IZA DP No. 2422: Mexican-Hispanic Self-Employment Entry: The Role of Business Start-Up Constraints
published in: Annals of the American Academy of Political and Social Science, 2007, 613 (1), 32-46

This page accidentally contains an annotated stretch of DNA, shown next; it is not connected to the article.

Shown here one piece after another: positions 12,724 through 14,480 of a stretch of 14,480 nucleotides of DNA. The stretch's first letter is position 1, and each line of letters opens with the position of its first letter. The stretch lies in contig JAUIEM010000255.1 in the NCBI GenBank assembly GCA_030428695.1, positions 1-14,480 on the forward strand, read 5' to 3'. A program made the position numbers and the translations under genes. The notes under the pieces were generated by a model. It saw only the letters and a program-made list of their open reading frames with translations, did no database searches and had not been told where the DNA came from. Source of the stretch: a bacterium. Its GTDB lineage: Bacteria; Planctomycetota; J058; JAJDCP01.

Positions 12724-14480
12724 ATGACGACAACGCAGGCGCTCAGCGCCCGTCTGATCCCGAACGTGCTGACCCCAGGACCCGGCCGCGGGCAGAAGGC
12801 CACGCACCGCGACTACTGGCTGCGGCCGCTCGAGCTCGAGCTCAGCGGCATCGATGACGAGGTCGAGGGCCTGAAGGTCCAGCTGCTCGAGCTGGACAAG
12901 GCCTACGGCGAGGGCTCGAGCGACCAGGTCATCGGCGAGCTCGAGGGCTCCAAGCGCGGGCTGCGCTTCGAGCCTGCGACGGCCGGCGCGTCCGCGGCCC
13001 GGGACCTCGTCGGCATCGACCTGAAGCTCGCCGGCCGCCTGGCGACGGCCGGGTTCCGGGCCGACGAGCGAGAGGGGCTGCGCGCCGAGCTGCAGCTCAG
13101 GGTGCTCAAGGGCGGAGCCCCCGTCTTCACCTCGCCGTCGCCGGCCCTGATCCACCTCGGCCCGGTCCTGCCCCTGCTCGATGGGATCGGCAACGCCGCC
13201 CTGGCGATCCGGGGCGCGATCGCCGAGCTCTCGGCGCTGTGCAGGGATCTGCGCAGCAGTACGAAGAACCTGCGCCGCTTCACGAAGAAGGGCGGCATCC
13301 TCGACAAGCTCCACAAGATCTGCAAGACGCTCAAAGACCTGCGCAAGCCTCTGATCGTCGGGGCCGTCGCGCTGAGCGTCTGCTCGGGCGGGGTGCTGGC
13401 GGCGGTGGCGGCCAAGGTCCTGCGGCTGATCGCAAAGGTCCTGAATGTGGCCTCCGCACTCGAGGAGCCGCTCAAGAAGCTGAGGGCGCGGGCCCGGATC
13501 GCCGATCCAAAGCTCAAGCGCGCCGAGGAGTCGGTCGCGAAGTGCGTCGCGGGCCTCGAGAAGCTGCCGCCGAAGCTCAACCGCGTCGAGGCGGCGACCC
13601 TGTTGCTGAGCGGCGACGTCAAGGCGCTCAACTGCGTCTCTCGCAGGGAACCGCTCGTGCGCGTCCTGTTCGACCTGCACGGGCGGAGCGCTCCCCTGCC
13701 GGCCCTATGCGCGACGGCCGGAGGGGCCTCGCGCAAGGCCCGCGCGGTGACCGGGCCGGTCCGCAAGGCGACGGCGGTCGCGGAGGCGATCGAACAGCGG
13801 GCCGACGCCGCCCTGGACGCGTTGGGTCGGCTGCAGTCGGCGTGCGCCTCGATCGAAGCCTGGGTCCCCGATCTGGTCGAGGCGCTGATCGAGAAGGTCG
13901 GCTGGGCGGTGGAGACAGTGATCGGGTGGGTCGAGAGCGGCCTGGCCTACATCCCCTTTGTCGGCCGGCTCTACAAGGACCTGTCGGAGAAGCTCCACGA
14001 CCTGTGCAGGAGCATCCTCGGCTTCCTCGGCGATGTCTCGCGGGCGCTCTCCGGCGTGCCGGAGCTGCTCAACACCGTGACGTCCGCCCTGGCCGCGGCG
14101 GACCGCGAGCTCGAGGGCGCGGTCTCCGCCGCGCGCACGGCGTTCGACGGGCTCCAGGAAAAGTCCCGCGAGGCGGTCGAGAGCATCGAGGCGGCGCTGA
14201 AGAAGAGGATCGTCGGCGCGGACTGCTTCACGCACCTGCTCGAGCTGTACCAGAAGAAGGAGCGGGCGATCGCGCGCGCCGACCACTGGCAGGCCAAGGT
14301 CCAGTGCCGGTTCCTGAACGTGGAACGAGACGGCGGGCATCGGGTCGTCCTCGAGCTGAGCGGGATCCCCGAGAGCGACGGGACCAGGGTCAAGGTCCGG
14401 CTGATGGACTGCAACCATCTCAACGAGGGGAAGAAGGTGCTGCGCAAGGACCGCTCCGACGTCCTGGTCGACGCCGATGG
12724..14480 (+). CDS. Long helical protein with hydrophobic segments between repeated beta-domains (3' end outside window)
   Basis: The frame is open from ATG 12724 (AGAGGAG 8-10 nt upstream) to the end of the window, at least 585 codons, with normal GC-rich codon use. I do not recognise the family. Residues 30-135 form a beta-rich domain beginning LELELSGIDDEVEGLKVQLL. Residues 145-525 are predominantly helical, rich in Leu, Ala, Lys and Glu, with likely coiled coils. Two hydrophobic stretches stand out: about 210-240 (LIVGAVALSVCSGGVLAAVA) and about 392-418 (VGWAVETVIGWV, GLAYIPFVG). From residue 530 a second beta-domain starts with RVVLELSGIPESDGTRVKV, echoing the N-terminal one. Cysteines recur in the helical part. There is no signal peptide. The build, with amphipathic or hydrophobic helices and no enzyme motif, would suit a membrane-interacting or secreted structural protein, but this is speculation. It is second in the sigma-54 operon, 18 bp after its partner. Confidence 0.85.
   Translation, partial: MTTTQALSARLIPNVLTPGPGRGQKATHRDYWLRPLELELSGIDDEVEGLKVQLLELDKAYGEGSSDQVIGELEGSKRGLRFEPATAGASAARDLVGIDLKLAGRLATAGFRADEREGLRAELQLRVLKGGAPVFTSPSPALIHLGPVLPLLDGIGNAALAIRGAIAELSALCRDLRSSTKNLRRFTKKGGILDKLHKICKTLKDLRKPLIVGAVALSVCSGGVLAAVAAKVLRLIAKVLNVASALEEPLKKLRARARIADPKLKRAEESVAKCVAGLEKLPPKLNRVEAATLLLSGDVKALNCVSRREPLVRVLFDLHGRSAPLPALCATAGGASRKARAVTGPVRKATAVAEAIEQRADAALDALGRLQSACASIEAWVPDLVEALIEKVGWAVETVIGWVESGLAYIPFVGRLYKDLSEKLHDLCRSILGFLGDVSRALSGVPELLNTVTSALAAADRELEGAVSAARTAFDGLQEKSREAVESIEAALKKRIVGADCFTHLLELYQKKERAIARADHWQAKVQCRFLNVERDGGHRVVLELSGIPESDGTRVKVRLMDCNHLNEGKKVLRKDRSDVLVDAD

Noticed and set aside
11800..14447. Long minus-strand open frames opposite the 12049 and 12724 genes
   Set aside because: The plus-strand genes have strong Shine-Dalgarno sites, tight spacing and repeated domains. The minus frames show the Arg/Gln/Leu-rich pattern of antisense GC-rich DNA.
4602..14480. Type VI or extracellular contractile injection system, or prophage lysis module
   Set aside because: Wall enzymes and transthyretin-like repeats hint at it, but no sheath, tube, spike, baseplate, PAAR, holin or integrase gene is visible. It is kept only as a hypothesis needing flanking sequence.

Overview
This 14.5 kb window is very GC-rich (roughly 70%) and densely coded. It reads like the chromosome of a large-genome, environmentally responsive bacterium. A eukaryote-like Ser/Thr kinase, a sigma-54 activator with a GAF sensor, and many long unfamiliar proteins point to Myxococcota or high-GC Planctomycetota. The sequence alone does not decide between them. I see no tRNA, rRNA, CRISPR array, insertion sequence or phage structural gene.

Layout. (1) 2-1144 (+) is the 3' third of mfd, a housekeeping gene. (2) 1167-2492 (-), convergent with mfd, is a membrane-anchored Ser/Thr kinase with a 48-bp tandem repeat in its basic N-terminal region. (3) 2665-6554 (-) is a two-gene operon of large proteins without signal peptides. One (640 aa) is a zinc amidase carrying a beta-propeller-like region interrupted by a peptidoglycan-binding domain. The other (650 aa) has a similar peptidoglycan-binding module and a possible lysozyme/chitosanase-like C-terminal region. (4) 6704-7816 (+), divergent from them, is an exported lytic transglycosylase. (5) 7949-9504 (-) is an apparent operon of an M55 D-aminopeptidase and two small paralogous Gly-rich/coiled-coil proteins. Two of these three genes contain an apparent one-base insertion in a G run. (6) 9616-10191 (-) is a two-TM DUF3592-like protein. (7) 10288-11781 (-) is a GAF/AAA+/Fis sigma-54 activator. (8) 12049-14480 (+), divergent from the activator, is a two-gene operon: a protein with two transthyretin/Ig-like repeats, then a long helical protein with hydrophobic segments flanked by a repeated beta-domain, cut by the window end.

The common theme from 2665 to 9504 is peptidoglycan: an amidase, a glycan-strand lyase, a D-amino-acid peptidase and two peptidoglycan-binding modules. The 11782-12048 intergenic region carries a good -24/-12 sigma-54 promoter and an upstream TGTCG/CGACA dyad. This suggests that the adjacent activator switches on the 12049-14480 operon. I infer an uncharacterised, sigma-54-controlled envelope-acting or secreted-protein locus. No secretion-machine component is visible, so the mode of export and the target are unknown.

This paper examines causes of the low self-employment rates among Mexican-Hispanics by studying self-employment entry utilizing the 1996 panel of the Survey of Income and Program Participation (SIPP). The data show that Mexican-Hispanics are less likely to be self-employed as well as entering self-employment, relative to non-Hispanic whites. Importantly, we analyze self-employment by recognizing heterogeneity in business ownership across industries and show that a classification of firms by human and financial capital “intensiveness”, or entry barriers, is effective in explaining differences in entrepreneurship across ethnic groups. We show that the lower self-employment entry rates among Mexican-Hispanics are due to lower entry rates into business ownership of firms in relatively high-barrier industries. In fact, Hispanics are more likely to start-up a business in a low-barrier industry than whites.